Feature-quality VFX for Episodic TV
Jan 26, 2010 12:00 PM, By Rodrigo Washington, CG supervisor, Encore Hollywood
The challenges of building VFX for television.
For this project, we only had 10 weeks from concept to delivery. Due to the time constraints, we had to conceptualize and adjust our pipeline even before the script was finalized. As with other elaborate jobs, my work started with a client conversation to get direction for creating a preview of each shot. I built simple objects in 3D and provided basic movements for each preview, which we then used as a starting point to discuss each shot.
We took the client's feedback and broke down the work based on the tools and artists available. We made extensive use of 3ds Max for the character animation, which provides an excellent 3D tool, and also of Pixologic ZBrush to add fine texture and detail. (If you think in terms of traditional clay animation, ZBrush would help you work out the texture of the skin and clothing on a character, and then you'd use Max for your actual animation). Some artists prefer to start this process with the movements in Max and then refine the textures in ZBrush, and others prefer to take the opposite approach. Either way works, but as I plan the project, I need to consider how each member of my team works best and take that into account.
VFX for episodic television is particularly challenging because budgets and timelines are constrained compared to those for features or commercials. As CG supervisor, I draw on my years of experience in animation to analyze the strengths of each of our artists and compositors and the tools at our disposal to best maximize resources.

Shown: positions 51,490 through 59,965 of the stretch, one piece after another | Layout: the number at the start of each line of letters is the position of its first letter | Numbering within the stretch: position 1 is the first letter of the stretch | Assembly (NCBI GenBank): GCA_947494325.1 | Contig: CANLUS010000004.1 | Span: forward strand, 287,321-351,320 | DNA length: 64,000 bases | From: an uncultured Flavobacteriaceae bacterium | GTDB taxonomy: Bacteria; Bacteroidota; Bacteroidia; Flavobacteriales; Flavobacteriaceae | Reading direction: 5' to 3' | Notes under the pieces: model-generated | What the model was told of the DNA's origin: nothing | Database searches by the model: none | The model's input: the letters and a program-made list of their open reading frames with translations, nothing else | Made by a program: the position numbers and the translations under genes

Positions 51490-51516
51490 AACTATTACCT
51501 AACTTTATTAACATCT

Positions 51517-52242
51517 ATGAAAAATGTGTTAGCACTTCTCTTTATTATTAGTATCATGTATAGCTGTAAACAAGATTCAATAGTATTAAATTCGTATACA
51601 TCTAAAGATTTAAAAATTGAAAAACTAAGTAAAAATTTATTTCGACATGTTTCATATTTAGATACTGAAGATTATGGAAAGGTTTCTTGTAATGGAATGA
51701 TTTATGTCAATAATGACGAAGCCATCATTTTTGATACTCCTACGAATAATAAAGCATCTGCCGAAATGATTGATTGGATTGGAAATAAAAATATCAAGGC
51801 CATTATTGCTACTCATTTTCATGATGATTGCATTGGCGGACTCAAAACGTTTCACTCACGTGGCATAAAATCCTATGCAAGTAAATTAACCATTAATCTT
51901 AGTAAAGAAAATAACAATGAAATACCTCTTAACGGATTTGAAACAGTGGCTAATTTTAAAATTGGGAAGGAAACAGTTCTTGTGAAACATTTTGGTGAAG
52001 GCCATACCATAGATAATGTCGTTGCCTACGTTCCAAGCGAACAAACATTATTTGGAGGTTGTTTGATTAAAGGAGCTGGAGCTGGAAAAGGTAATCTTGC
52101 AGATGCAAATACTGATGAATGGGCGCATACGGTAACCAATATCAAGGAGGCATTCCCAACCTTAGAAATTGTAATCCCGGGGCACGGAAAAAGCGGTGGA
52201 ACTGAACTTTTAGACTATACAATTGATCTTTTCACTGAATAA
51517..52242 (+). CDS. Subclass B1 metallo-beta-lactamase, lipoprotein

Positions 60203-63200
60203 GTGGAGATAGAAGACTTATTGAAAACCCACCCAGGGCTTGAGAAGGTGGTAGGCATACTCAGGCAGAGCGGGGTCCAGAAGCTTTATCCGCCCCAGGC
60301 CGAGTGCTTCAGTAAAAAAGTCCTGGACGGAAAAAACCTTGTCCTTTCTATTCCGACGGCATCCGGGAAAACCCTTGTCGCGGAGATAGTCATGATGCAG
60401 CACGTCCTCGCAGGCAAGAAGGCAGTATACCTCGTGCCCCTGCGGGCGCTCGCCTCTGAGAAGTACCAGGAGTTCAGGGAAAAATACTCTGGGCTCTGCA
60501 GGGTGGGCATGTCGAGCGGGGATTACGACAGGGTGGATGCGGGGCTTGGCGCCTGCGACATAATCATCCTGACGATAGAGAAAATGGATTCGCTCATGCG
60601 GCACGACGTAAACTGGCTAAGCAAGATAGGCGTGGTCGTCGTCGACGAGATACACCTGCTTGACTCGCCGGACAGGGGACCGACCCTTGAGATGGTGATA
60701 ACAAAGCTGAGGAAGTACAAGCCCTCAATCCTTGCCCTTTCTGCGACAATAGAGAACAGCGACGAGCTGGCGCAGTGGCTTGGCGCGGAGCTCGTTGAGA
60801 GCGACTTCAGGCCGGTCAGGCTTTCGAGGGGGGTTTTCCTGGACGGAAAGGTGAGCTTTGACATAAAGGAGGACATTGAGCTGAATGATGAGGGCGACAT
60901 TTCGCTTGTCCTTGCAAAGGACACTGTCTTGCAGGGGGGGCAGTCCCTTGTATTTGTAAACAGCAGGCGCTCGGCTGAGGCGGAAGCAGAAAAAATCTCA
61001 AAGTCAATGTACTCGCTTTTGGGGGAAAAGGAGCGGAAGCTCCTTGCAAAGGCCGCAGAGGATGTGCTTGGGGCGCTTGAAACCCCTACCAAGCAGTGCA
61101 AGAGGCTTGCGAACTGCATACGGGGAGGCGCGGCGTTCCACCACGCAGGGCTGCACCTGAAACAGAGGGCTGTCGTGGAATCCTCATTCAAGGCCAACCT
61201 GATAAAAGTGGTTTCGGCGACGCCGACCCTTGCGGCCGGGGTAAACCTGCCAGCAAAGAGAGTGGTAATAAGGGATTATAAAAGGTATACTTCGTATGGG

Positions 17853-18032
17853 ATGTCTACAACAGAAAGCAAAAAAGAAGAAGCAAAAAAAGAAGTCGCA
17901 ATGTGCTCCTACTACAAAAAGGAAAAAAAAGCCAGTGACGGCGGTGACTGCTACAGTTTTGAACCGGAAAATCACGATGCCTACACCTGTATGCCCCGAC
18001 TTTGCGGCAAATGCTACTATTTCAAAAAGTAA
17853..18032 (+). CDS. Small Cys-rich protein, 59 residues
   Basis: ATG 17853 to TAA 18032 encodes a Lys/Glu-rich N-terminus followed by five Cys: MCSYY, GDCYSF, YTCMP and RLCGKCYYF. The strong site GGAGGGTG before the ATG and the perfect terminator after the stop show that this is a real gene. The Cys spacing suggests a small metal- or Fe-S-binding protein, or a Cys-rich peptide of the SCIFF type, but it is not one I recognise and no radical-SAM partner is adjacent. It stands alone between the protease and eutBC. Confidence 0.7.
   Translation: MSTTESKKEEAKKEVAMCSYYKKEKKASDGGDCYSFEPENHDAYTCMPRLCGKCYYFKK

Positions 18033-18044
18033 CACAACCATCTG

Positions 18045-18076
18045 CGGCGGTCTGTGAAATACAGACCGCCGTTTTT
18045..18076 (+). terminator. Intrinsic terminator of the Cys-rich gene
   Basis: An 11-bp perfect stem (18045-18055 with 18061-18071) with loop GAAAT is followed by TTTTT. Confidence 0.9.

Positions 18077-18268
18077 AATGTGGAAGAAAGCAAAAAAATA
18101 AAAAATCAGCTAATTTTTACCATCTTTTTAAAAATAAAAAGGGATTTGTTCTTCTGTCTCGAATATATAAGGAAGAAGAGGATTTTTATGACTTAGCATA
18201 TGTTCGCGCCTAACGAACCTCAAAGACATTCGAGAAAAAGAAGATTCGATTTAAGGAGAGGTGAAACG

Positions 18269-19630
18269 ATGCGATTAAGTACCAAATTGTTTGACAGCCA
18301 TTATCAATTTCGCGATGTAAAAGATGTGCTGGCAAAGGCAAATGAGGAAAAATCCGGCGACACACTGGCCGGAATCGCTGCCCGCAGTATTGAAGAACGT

We make use of Autodesk's BackBurner package, which turns every bit of unused computing power among our 40 HP workstations into one big render farm that renders shots in the background while our animators and compositors work. The volume of material we generate at Encore also requires powerful and efficient data management. For one season of one series, we can easily generate 15TB of data just in the 3D department and even more from 2D work, and that requires an enormous SAN and our powerful, proprietary networking capabilities.
For every sequence and every shot, I ask myself: How much tracking, texture, and modeling is required? Does the modeling involve hard surfaces or organic ones? Can the enviroment be built with a matte painting, or should it be totally 3D? Could we use a hybrid approach? When animating a character, do we want to use the precision of motion capture or the freedom of keyframe animation? How complex is that key? Even more importantly, it's essential that I understand my team of artists and where their strengths lie. Who's better at what? Who's faster? I put that puzzle together.
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